|31 forum posts|
yeah, to be fair, I was hoping for a bit better. At some diameters I’m getting a couple of tenths, and other diameters a bit more, with the worst being about 3 thou.
I’m blaming it on the scroll, which wasn’t in the best of conditions (and also maybe my file work when trying to repair it)
half a thou sounds fantastic. Have you got any recommendations if I decide to invest in a new chuck at some point?
18318 forum posts
Scroll could be worn/deformed and it is only true at one position per full rotation, probably previous owners giving to too much wellie.
Mine is a Bison 3274 picked up at a good price but about the same as a Pratt
|5932 forum posts|
Well done Ro, 3 thou isn't too bad for a 3-jaw. Run-out is mostly a pain when work has to taken in and out of the chuck because each time the job takes up a slightly different position and the turnings aren't concentric. Cutting stays concentric when the job is only set in the chuck once, in which case a bit of 3-jaw run-out probably won't matter.
The main advantage of 3-jaws is speed and convenience gripping round objects, as a breed they're not hot on accuracy. If low run out is essential, switch to an independent 4-jaw because these can be set up very accurately with a DTI. Their disadvantage is the extra time taken to set them up, though some use nothing else and say - with practice - they can be as quick as a 3 jaw. They're also required for holding odd shapes. Collets are good for speed and accuracy, their disadvantage is cost!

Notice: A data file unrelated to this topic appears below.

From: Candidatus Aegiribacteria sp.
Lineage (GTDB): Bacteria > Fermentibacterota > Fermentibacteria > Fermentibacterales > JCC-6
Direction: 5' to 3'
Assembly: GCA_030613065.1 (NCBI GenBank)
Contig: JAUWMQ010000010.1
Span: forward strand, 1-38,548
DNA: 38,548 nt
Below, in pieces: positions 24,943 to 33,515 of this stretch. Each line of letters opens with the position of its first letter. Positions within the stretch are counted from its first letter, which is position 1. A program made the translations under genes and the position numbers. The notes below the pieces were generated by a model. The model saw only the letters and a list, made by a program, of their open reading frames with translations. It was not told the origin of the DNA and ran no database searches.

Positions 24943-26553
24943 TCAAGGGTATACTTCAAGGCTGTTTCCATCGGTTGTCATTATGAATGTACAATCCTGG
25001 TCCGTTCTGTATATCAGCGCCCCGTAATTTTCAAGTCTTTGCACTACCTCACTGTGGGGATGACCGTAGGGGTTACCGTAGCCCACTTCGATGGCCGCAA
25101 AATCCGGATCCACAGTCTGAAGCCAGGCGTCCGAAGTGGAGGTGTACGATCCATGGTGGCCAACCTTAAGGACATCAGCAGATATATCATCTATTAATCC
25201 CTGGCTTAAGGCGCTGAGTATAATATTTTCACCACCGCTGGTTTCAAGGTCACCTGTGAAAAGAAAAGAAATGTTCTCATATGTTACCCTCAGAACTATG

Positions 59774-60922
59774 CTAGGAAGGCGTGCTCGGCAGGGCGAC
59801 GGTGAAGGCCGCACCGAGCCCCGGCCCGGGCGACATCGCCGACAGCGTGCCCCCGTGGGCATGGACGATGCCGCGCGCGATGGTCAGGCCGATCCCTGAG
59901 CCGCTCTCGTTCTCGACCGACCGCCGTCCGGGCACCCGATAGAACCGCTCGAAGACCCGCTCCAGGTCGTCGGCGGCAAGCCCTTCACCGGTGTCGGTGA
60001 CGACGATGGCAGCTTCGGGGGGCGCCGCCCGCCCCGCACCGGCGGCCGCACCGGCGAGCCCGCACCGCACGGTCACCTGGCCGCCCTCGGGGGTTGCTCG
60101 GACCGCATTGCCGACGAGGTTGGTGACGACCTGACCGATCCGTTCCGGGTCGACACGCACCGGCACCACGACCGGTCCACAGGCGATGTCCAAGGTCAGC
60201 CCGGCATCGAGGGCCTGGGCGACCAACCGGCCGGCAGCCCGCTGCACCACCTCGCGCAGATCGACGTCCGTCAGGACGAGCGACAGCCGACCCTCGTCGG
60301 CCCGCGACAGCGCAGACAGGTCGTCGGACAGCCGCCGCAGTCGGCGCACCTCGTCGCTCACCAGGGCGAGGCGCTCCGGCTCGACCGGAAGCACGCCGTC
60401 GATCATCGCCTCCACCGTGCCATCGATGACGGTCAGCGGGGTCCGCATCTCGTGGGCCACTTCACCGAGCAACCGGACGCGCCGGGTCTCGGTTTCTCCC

Just as a matter of interest, how exactly do you chaps measure run-out? My Chinese certificate calls for a 20mm diameter test bar and the run-out to be measured 50mm out from the jaws. This, I think, is a rather tougher test than finding run-out as close to the jaws as the DTI can get. Rude things said about Chinese certificates, but my chuck was about 0.01mm better than the 0.05mm @ 50mm claimed for it. Not quite so good now unless I fuss with it on the register. Wear and tear on an inexpensive item I expect.
4654 forum posts
Possibly because when you held the top hat ring in the rear of the jaws and tightened the jaws inwards, the front tips of the jaws were pushed inwards, the opposite of the way they are pushed when in use holding a piece of round bar etc.
That is why the clover leaf plate I posted above works better. It pushes the front tips of the jaws outwards while they are being machined, replicating the position they are in during normal operation.
If there is a bit of slack between the jaws and the slots in the chuck body they run in, it can make quite a difference.
I got the chuck on my 1937 lathe to run within one thou using this method.
Edited By Hopper on 12/07/2020 02:43:19
|31 forum posts|
Yep, I understand what you’re saying, and can see how the clover leaf could be a better solution.
However, in my scrap box I had the material to make up a top hat, and didn’t have the material for a clover leaf.
When I find myself with a scrap piece of plate large enough and some spare time I’ll give it a go.
4654 forum posts
You can actually substitute 3 pieces of flat bar maybe 1 inch by 1/8 . Cut the hacksaw slot in each after drilling the 1/4" hole to give a bit of spring to allow for slight dimensional variation between jaws. Bit more fiddly to get all 3 in place but ok if chuck is laid flat on the bench. Much easier to make than the full plate though.
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